AS THE CLOCK ticks toward a September evaluation of progress in Iraq, President Bush and congressional Democrats opposed to the war appear close to agreement on at least one key point: disappointment with the government of Iraqi Prime Minister Nouri al-Maliki. Returning from a trip to Iraq, Sen. Carl M. Levin (D-Mich.), the chairman of the Senate Armed Services Committee, on Monday called Mr. Maliki's government "non-functional" and urged the Iraqi parliament to vote it out of office. The next day Mr. Bush acknowledged "a certain level of frustration" and added that if the government didn't meet the demands of Iraqis, "they will replace the government." Mr. Bush retreated a little yesterday, saying Mr. Maliki was "a good guy" whom he supported, but the message was clear. Washington finds the Iraqi government's performance "extremely disappointing," as Ryan C. Crocker, the U.S. ambassador to Iraq, put it.
The frustration is understandable enough. As American soldiers have fought and died to stabilize Baghdad and other key areas in recent months, the parallel progress toward political reconciliation expected by the White House -- and promised by Mr. Maliki -- has been virtually nonexistent. It's more likely than not that none of the major steps the administration hoped for by Sept. 15 -- a new oil law, constitutional changes, the curtailment of a ban on former Baathists -- will be completed. On the contrary, the divide between Mr. Maliki's Shiite alliance and Sunni parties seems to have grown, and the government's policies, whether in the distribution of reconstruction funds or the management of the police and army, continue to be tinged with sectarianism.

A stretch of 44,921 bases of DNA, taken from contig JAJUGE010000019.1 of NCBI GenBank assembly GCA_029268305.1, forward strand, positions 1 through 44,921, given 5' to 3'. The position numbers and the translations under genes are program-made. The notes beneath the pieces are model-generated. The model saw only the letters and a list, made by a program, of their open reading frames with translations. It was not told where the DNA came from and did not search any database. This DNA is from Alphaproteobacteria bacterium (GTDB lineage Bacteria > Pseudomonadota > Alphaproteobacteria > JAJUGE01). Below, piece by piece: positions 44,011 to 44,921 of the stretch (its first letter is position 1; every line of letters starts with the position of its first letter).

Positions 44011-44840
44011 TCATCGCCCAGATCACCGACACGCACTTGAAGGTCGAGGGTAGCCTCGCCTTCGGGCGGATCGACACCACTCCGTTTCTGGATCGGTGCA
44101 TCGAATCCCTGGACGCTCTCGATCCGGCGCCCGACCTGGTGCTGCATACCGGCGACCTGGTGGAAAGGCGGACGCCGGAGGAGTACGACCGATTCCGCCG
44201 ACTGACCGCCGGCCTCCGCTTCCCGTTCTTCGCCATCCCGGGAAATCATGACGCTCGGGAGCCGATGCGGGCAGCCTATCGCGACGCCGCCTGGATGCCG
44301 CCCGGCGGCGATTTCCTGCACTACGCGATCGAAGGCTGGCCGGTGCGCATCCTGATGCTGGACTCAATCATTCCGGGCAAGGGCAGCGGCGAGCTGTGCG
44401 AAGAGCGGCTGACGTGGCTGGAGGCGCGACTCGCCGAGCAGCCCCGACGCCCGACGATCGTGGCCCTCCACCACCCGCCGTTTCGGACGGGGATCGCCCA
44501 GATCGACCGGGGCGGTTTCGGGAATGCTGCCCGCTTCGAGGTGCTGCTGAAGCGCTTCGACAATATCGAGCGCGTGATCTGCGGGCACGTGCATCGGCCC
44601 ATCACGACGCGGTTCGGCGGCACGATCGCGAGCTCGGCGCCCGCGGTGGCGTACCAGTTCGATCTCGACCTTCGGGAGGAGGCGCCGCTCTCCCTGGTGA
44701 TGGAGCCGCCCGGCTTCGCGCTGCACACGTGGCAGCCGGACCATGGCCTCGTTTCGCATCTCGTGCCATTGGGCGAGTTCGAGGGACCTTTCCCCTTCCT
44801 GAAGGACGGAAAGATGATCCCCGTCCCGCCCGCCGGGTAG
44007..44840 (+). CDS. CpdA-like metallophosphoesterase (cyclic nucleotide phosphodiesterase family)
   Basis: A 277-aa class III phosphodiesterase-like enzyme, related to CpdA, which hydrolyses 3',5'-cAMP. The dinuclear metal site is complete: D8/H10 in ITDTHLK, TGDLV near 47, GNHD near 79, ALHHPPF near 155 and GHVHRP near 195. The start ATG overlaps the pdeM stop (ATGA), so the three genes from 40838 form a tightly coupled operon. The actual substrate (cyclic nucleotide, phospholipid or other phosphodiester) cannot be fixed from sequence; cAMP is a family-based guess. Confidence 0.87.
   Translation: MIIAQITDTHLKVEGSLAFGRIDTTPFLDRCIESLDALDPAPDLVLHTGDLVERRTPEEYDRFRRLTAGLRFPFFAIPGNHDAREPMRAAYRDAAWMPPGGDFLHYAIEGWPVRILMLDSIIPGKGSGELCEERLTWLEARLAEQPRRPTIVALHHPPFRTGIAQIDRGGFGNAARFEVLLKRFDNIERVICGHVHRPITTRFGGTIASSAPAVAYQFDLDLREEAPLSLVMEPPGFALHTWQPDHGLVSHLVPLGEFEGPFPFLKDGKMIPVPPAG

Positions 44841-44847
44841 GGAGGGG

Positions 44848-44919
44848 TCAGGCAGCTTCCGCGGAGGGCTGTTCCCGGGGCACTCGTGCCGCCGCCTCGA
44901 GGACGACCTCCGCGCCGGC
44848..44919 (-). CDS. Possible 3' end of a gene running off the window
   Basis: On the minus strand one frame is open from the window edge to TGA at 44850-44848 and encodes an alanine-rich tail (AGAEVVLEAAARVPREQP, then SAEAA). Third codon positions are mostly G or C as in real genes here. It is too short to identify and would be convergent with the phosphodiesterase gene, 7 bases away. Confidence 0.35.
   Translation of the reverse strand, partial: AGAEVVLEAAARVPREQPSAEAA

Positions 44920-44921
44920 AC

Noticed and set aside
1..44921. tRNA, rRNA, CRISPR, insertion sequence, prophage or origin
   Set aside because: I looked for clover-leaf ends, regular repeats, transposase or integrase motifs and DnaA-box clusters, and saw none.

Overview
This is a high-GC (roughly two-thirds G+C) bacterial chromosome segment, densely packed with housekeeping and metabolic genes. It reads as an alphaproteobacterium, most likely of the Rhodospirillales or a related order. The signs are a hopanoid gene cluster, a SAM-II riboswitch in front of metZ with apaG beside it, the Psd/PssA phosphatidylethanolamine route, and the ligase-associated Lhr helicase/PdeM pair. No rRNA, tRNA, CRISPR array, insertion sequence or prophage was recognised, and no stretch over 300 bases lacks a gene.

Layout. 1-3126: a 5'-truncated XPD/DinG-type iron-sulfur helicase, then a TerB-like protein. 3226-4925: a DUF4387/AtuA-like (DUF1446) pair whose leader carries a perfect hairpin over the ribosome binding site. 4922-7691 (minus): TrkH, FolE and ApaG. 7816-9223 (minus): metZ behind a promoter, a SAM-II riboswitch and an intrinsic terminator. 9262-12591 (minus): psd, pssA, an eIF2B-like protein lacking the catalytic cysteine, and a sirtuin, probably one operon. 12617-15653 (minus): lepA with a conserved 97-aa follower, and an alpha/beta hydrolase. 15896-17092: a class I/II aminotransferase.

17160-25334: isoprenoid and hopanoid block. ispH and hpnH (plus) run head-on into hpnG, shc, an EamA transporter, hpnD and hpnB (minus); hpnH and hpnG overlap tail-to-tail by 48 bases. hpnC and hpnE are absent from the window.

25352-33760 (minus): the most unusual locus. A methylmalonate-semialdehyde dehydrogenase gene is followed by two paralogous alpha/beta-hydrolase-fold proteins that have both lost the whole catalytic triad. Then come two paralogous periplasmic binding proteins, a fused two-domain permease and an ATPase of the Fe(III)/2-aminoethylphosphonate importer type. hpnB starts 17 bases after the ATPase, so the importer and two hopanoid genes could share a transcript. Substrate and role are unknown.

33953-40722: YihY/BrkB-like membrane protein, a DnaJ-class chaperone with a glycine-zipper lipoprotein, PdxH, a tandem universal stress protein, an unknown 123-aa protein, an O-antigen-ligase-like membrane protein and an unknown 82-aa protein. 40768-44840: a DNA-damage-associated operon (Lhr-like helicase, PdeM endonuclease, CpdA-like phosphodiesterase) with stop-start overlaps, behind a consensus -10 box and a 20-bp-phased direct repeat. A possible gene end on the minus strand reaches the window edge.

Mr. Maliki, who has scant personal support inside or outside of Iraq, makes an easy scapegoat. Yet Congress and the administration would be wrong to focus blame on him, for two reasons. First, the Iraqi prime minister's sectarianism is no worse than that of most of Iraq's current political leaders; the problem is not one of a single man or faction. Sunni politicians have contributed much to the paralysis in Baghdad. Last month they gave Mr. Maliki a week to meet a broad list of 11 demands, then withdrew from the government when, predictably, he did not deliver. The greatest obstacle to the oil law -- the measure the White House most counted on -- may be the uncompromising stance of Kurdish leaders.
More broadly, the frustration of Americans with Iraqis is based on the assumption that a political reconciliation among Sunnis, Shiites and Kurds is achievable within weeks or months. This is wishful thinking, driven by the common desire of the White House and Congress to end or at least wind down the U.S. mission. In fact, Iraqis are not yet ready to come to terms with each other and may not be for some years. They will settle their country's future on their own timetable, responding to events in Iraq rather than to pressure from Washington. Mr. Maliki is a poor prime minister, but a change of government would not quickly lead to the elusive accords. The coming debate about the future of the U.S. mission in Iraq needs to grapple with that reality.